Washington D.C. – Chair Raúl M. Grijalva (D-Ariz.) and Rep. Jared Huffman (D-Calif.), chair of the Subcommittee on Water, Oceans, and Wildlife, sent a letter to National Oceanic and Atmospheric Administration (NOAA) Acting Administrator Neil Jacobs today seeking information about the process used to hire climate denier Dr. David Legates as Deputy Assistant Secretary of Commerce for Environmental Observation and Prediction.
Legates has spent his career denying the widely accepted scientific reality of climate change and taking money from fossil fuel interests and right-wing political groups, including Koch Industries, the American Petroleum Institute lobbying group and ExxonMobil.
When Dr. Legates testified before the House Natural Resource Committee as a Republican witness in February of 2019, he rejected the notion of human impacts on the climate crisis, stating: “Climate has always changed, and weather is always variable due to complex, powerful natural forces. No efforts to stabilize the climate can possibly be successful.” He falsely claimed that transitioning from fossil fuels “to so called clean energy to protect us from climate change is a recipe for personal and economic disaster that will have virtually no impact on the Earth’s climate.”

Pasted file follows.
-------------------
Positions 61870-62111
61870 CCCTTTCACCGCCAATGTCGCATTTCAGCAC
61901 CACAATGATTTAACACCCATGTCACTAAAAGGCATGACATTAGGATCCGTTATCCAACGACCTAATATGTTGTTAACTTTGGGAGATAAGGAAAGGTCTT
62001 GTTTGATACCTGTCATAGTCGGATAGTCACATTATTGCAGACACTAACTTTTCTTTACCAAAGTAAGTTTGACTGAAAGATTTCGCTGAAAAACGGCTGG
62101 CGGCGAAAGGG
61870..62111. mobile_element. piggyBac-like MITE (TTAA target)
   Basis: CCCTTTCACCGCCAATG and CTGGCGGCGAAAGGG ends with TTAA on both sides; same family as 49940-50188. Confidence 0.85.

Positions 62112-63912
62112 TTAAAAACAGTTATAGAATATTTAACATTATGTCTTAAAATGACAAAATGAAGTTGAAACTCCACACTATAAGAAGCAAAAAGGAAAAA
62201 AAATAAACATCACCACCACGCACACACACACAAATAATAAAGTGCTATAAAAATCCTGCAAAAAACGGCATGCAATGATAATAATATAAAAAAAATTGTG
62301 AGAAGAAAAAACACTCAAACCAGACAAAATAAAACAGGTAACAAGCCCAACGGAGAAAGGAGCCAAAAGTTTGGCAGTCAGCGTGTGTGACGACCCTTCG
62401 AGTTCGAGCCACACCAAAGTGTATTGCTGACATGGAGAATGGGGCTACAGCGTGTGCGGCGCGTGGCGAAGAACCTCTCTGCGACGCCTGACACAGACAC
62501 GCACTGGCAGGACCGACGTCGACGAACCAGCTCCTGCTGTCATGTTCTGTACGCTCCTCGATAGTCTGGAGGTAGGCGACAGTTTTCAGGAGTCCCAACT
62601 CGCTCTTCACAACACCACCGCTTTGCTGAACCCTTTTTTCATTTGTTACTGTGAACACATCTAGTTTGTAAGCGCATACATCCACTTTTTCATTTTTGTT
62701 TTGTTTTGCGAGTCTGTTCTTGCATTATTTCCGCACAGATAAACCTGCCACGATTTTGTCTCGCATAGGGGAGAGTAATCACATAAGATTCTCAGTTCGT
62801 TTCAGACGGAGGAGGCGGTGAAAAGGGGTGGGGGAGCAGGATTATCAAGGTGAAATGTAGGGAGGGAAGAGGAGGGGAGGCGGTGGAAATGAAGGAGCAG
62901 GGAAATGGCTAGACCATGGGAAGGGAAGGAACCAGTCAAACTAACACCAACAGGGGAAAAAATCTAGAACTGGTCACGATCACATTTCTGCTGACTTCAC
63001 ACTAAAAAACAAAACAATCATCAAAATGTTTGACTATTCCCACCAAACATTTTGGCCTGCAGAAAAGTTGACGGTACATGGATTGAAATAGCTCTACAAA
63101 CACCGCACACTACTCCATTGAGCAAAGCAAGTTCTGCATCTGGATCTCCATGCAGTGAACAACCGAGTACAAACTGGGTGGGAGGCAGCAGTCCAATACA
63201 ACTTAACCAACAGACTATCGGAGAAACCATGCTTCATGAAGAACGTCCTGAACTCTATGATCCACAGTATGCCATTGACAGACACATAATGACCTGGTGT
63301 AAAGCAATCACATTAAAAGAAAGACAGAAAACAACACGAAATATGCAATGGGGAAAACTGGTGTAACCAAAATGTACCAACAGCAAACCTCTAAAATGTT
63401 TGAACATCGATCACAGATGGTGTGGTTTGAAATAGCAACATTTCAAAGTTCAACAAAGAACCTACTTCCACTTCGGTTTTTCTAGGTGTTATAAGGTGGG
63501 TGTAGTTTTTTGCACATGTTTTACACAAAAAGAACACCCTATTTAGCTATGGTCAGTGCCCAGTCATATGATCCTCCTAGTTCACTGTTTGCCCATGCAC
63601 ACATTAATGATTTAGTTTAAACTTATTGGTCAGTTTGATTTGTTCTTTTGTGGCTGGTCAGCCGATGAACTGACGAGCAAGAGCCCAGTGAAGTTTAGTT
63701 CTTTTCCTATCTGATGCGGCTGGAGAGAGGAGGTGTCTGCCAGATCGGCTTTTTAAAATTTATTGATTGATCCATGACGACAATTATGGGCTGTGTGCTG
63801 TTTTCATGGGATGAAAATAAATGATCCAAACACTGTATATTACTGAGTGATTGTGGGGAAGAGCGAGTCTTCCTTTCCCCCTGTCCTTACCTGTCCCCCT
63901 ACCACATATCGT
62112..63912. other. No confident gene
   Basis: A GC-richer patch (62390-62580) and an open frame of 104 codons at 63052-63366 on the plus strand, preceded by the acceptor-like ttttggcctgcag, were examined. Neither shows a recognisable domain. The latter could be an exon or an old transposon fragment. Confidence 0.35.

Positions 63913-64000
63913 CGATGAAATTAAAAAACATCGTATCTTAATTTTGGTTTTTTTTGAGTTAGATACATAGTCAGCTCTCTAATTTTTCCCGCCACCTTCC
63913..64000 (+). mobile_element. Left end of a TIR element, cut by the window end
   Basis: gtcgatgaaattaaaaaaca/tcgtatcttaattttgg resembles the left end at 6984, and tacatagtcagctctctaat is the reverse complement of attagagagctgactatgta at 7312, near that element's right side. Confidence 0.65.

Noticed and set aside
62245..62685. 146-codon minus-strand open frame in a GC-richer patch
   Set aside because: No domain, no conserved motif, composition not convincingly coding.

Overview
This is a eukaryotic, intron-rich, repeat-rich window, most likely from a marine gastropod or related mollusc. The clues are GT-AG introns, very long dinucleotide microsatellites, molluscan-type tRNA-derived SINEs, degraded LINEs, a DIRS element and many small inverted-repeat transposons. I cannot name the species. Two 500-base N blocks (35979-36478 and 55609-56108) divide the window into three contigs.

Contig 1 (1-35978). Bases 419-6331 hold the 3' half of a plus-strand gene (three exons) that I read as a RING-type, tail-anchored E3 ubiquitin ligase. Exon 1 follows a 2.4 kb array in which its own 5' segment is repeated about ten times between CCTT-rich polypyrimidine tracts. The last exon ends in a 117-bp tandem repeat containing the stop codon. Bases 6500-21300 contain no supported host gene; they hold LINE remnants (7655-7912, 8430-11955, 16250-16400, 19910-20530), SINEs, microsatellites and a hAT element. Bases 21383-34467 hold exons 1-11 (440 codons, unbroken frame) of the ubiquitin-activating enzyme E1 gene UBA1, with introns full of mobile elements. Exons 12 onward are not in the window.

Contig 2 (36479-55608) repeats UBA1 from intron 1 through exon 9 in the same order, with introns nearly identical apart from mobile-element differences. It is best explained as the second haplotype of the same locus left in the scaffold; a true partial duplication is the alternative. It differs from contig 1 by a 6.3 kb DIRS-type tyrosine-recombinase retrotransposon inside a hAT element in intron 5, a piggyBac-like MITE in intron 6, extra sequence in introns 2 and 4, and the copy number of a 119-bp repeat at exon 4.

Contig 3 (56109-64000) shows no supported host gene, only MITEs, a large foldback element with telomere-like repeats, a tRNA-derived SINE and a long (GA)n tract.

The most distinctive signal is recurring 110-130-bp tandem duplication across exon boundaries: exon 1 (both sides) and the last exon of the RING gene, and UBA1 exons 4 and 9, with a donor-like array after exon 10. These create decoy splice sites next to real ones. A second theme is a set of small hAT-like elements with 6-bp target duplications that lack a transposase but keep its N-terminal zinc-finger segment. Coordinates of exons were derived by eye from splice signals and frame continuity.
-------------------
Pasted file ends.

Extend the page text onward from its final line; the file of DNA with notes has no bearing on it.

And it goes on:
In today’s letter, available online at https://bit.ly/33zr9jY, Grijalva and Huffman challenge the Trump administration’s clear political agenda in appointing Legates to a position of significant responsibility over federal climate research and public information. The move increases Americans’ risks from climate change, they write:
NOAA’s own reliable scientific data, compiled over the 50 years of the agency’s existence, points to the exact opposite conclusions as those Legates often publicizes. As the third National Climate Assessment conducted by NOAA found, “Global climate is changing, and this is apparent across the United States in a wide range of observations. The global warming of the past 50 years is primarily due to human activities, predominantly the burning of fossil fuels.”
The Trump administration’s political hire to lead the nation’s premiere climate science agency takes place amid raging wildfires across the West and increasingly frequent and damaging hurricanes and floods in the Southeast and Gulf of Mexico – each of which has put countless Americans in serious danger of injury or death.
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